New NY Times Media Columnist Suggests the Times Has Become a Monopoly That’s ‘Bad for Journalism’

“The Times so dominates the news business that it has absorbed many of the people who once threatened it,” Ben Smith writes

Last Updated: March 2, 2020 @ 7:36 AM

Ben Smith, the former top editor of BuzzFeed, on Monday inaugurated his first media column for the New York Times by nibbling the hand that now feeds him — suggesting the Times is becoming a monopoly that’s “bad news for journalism.”

Smith noted that the paper had recovered from its financial slump of just six years ago by selling off businesses and focusing on growing digital subscriptions — a gambit that has paid off since the company, he noted, currently has more digital subscribers than The Wall Street Journal, The Washington Post and 250 local Gannett papers combined.

And as much of the news media has seen mass layoffs of reporters and editors and major slump from investors, the Times has tripled its share price since 2014 and added 400 new employees — and now has an industry-high 1,700 journalists on staff.

“The Times so dominates the news business that it has absorbed many of the people who once threatened it,” Smith wrote, noting that the paper has hired former top editors at digital upstarts such as Gawker, Recode, Quartz and (in his own case) BuzzFeed.

“I worry that the success of The Times is crowding out the competition,” Smith wrote, adding a prediction by Axios founder Jim VandeHei that the paper “is basically going to become a monopoly.”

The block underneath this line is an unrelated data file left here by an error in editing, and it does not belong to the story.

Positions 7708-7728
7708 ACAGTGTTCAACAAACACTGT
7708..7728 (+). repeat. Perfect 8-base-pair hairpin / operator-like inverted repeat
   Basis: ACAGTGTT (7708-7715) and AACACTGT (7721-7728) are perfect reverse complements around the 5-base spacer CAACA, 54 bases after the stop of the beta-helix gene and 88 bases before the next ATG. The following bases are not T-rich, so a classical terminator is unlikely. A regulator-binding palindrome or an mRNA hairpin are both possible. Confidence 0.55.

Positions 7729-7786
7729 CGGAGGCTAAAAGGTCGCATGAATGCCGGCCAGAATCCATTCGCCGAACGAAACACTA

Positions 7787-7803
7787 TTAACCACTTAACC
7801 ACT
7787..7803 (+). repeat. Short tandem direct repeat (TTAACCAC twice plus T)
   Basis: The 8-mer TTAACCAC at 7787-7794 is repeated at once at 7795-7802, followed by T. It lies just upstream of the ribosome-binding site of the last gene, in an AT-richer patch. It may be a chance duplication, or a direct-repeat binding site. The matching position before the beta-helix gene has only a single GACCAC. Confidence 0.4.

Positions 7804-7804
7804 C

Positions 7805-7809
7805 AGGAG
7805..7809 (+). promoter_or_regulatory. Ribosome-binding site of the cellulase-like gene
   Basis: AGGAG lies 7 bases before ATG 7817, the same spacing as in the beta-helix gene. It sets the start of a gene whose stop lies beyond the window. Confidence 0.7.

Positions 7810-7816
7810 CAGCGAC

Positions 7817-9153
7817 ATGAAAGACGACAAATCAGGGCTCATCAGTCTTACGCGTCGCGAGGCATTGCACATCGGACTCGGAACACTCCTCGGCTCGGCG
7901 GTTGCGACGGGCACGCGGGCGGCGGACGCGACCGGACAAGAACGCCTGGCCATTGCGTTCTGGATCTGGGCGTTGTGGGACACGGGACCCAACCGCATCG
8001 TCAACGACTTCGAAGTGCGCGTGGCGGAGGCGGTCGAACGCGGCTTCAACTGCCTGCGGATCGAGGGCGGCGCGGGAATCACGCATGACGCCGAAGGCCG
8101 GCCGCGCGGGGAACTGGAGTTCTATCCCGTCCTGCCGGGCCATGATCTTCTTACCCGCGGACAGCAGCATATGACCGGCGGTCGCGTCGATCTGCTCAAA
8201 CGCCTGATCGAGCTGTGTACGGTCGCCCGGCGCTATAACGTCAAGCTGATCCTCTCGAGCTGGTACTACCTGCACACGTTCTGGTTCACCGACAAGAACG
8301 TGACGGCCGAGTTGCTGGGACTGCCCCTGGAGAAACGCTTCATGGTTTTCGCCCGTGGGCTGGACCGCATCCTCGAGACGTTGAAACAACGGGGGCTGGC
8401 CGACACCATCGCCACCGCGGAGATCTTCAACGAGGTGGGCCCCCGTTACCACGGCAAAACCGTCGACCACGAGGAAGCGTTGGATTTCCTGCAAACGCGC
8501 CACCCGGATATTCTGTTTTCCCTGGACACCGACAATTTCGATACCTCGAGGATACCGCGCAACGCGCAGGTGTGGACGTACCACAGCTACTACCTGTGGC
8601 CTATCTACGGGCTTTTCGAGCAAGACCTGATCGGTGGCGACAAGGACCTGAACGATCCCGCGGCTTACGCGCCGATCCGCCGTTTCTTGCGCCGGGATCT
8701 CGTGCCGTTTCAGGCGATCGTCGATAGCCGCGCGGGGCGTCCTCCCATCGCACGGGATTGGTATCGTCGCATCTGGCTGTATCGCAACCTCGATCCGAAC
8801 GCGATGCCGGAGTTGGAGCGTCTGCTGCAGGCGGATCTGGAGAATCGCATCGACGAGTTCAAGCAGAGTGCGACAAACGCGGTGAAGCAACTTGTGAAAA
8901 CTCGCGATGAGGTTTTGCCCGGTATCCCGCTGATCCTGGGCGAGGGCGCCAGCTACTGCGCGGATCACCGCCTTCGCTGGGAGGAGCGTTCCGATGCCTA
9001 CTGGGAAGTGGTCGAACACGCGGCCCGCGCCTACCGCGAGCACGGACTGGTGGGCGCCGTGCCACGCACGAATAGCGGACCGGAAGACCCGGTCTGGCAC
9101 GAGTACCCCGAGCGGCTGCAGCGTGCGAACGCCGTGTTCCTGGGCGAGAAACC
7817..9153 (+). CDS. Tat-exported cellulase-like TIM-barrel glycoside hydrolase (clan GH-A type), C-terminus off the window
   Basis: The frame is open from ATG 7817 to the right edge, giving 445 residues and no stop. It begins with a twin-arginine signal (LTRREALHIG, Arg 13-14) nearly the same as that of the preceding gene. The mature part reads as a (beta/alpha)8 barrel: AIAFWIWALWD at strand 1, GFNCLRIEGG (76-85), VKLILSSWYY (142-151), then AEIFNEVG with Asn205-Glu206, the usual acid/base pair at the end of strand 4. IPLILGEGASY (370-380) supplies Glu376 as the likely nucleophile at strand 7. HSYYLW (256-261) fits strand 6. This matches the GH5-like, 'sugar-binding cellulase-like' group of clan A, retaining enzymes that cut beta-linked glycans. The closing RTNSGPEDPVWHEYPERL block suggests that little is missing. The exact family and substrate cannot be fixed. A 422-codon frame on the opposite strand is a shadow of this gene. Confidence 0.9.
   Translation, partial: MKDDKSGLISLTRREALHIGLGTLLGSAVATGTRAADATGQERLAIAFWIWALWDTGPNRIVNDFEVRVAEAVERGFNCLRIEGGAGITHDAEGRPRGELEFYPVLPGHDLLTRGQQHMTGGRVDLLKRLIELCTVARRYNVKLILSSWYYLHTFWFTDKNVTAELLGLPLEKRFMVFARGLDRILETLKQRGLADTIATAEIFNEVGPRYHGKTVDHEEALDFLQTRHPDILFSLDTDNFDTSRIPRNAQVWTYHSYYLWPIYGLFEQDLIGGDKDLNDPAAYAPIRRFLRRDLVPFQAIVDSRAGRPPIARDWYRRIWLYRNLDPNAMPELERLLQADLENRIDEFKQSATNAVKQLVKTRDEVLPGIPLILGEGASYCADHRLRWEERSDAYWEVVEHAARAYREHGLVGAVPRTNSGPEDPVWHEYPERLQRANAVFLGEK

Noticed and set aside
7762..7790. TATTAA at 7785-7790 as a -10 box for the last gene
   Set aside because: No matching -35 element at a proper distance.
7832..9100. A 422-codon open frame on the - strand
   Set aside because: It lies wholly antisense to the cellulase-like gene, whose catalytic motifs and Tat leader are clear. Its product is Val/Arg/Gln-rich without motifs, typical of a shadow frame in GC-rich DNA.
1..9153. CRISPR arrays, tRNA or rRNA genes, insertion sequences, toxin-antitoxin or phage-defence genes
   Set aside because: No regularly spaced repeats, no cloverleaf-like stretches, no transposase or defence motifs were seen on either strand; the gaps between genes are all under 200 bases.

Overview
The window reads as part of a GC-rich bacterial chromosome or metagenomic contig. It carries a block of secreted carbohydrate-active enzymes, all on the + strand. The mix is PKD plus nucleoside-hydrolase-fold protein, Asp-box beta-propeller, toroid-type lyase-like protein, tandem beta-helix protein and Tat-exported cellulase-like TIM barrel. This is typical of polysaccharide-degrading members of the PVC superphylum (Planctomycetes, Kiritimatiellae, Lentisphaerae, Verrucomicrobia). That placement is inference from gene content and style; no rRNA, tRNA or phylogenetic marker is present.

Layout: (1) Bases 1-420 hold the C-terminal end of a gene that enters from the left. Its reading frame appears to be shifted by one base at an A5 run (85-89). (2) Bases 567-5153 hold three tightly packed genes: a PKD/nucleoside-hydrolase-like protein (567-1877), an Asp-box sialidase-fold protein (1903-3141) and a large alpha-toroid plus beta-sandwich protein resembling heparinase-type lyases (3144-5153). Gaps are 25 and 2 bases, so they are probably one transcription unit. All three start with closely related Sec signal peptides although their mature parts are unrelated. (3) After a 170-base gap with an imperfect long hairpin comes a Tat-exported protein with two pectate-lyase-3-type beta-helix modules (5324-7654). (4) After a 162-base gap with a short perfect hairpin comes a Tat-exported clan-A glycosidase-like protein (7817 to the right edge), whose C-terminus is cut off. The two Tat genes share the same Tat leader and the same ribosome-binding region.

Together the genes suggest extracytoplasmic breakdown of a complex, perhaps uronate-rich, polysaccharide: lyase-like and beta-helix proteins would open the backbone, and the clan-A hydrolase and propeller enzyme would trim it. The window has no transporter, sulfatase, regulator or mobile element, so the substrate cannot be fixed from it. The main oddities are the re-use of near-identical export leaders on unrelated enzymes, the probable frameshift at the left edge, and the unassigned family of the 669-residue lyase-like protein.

And some feel that the paper already holds that status as industry consolidation has mushroomed in recent years and local papers have either shut down or scaled back coverage. “The moat is so wide now that I can’t see anyone getting into it,” former Vice News SVP Josh Tyrangiel told Smith. “There’s no new thing coming. And the editor of BuzzFeed News, who was probably the chief insurgent, is now writing this column for you at The New York Times.”

Times publisher A.G. Sulzberger — whom Smith said he once tried to hire to join BuzzFeed — shrugged off the suggestion of a Times “monopoly” even as the paper is now seeking to expand its influence in the podcast space with the likely purchase of Serial Productions.

“What I actually think you’re seeing is not a winner-take-all dynamic — what you’re actually seeing is a rising-tide-lifts-all-boats dynamism,” Sulzberger told Smith.

But one sign of the Times dominance is the very fact that Smith is no longer working at a digital upstart in the media space. “I’m proud to be leaving BuzzFeed News as one of a handful of strong, independent newsrooms still standing amid the rubble of consolidation,” Smith wrote in his column. “But I miss the wide open moment 10 years ago, when we were among a wave of new players reimagining what news meant.”

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